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Stellar dancers, and a mostly stellar lineup of dance works, make Whim W’Him’s “Crave More” a must-see for dance lovers this weekend.

For one thing, it’s a chance to catch former Pacific Northwest Ballet principal dancer Lucien Postlewaite in two pieces, both by Belgian-Colombian choreographer Annabelle Lopez Ochoa.

The stunner of the two is Ochoa’s 2002 duet, “Before After,” originally made for Dutch National Ballet, in which she dances with Postlewaite herself. In ten taut minutes, the piece traces the trajectory of a love affair.

In an arena-like circle of light, to a sound-collage of voices, Ochoa and Postlewaite approach and tangle with each other. Their movement is lithe and angular as they parry — tenderly and curiously at first, but growing rougher and rockier in intent as they enter a kind of stripping-down process.

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Ochoa is a remarkable dancer, moving as though she’s only just come into her bones. With limbs that limber, she all but makes slip-knots out of herself. Postlewaite, perfectly matched with her, is airy and elegant in his own right, while giving her all the support she needs to pull off the near impossible. The cinching choreographic stroke is the way that arena of light keeps splitting, changing intensity or shifting off-base, as though the ground rules of the world these two inhabit are being continually rewritten.

Ochoa’s other piece of the program, a world premiere titled “Crave,” doesn’t have quite the same punch, although it vividly evokes both the allure and downside of a glittery dance-club world.

Five dancers — Postlewaite, Andrew Bartee, Jim Kent, Tory Peil and Lara Seefeldt — shuttle between two realms: one where mirror-ball and strobe effects make everyone look magically animated, another where ghastly, drained light suggests hedonism isn’t an indefinitely sustainable activity.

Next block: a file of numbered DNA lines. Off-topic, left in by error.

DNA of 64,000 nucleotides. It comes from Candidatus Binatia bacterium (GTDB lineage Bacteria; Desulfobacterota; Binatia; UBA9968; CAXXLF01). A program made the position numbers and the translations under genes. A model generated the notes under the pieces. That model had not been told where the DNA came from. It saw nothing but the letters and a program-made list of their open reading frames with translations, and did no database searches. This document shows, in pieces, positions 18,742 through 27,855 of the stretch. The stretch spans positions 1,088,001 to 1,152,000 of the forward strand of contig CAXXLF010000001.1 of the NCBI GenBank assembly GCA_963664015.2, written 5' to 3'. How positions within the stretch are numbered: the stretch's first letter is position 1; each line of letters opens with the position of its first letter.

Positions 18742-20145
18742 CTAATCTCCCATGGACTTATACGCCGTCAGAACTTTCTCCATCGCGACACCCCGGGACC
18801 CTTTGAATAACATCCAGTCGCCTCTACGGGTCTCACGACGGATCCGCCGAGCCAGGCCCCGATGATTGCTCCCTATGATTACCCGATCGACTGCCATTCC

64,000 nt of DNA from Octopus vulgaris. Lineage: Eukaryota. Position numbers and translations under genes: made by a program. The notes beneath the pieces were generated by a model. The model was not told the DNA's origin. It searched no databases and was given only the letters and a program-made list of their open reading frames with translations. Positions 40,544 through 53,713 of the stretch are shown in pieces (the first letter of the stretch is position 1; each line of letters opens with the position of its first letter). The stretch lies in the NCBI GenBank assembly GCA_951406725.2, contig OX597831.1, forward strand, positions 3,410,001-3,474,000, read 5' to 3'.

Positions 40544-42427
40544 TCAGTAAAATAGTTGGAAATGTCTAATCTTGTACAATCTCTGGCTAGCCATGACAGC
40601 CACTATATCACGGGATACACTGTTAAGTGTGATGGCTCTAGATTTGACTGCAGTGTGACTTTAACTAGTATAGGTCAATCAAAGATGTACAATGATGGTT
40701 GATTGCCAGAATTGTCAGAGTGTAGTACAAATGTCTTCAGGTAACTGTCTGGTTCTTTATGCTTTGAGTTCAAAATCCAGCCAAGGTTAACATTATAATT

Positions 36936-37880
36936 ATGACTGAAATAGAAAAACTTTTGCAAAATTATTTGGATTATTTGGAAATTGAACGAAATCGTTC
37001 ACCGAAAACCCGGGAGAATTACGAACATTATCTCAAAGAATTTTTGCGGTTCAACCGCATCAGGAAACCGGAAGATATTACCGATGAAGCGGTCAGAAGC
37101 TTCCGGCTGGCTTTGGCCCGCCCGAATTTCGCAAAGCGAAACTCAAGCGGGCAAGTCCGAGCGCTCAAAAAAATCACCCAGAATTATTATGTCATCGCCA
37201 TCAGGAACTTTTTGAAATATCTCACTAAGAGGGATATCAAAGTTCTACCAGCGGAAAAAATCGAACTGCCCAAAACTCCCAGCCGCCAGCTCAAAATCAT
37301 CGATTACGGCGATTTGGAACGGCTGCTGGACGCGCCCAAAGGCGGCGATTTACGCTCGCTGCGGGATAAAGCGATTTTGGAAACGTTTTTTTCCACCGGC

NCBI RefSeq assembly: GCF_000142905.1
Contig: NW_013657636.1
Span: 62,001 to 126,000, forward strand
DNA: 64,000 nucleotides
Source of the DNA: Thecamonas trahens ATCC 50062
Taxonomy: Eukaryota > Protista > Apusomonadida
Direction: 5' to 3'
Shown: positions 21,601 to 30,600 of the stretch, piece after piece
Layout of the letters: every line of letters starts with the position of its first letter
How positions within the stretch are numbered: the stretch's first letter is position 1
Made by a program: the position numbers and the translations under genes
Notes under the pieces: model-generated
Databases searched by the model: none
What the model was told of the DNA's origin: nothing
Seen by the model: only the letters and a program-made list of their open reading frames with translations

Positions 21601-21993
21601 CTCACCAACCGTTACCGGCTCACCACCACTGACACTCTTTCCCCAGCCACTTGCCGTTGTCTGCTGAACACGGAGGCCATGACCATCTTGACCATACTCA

Between those extremes, the dancers seek connection with someone else — anyone else — as sexual innuendo and approach tail off in all directions. Bartee increasingly is odd man out, courted and then rebuffed by the others. Acting as finely as he dances, he brings the piece to a poignant close.

Still, “Crave” often seems only to fluctuate back and forth in mood and mode rather than build up toward something structurally and dramatically satisfying. It may just need tightening.

No such problem with Whim W’Him artistic director Olivier Wevers’ two pieces. “More,” a solo piece for Bartee that premiered at last year’s “Men in Dance” festival, already feels like a signature piece for the PNB dancer (and for Wevers, too). Set to Ravel’s “Bolero,” it’s a comic study of insatiable appetite: in this case, a little red T-shirt that has the highly flexible Bartee tying himself in knots.

“The Sofa” was created last year for Grand Rapids Ballet, now led by former PNB star Patricia Barker. It’s built around a plush purple sofa; and for his foppish, flighty stars Wevers has cast two GRB dancers, Yuka Oba and Nick Schultz, who debuted the piece in Michigan. They’re surrounded by a goofy “court” of dancers who seem able to do anything in, on or under the sofa — except sit up straight on it.

Set to a Mozart piano concerto, “The Sofa” is Wevers at his frothiest best. It’s full of little betrayals, teary breakdowns, insouciant flourishes and absent-minded reconciliations, all played out in zanily gymnastic duets (Bartee and Seefeldt have special fun with theirs). One key image is of lovers who keep joining in literally blinding embrace, as their tenderly caressing hands repeatedly flatten themselves on the faces of their paramours, making it impossible for them to see.

“The Sofa” is also a dazzling demonstration of how to create malleable space with mobile bodies, as Wevers serves up Mobius- strip patterns in dance. It’s rote by now to say the Belgium-born choreographer has a surrealist component to his imagination, but it’s true. Once again, the spirit of Magritte informs his work, as that sofa does things and goes places you don’t expect a sofa to go.

Final note: Michael Mazzola’s lighting design is as crucial to all four pieces as any single dancer. The things he does with shadow and light, especially in “Crave,” are masterful.

Michael Upchurch:

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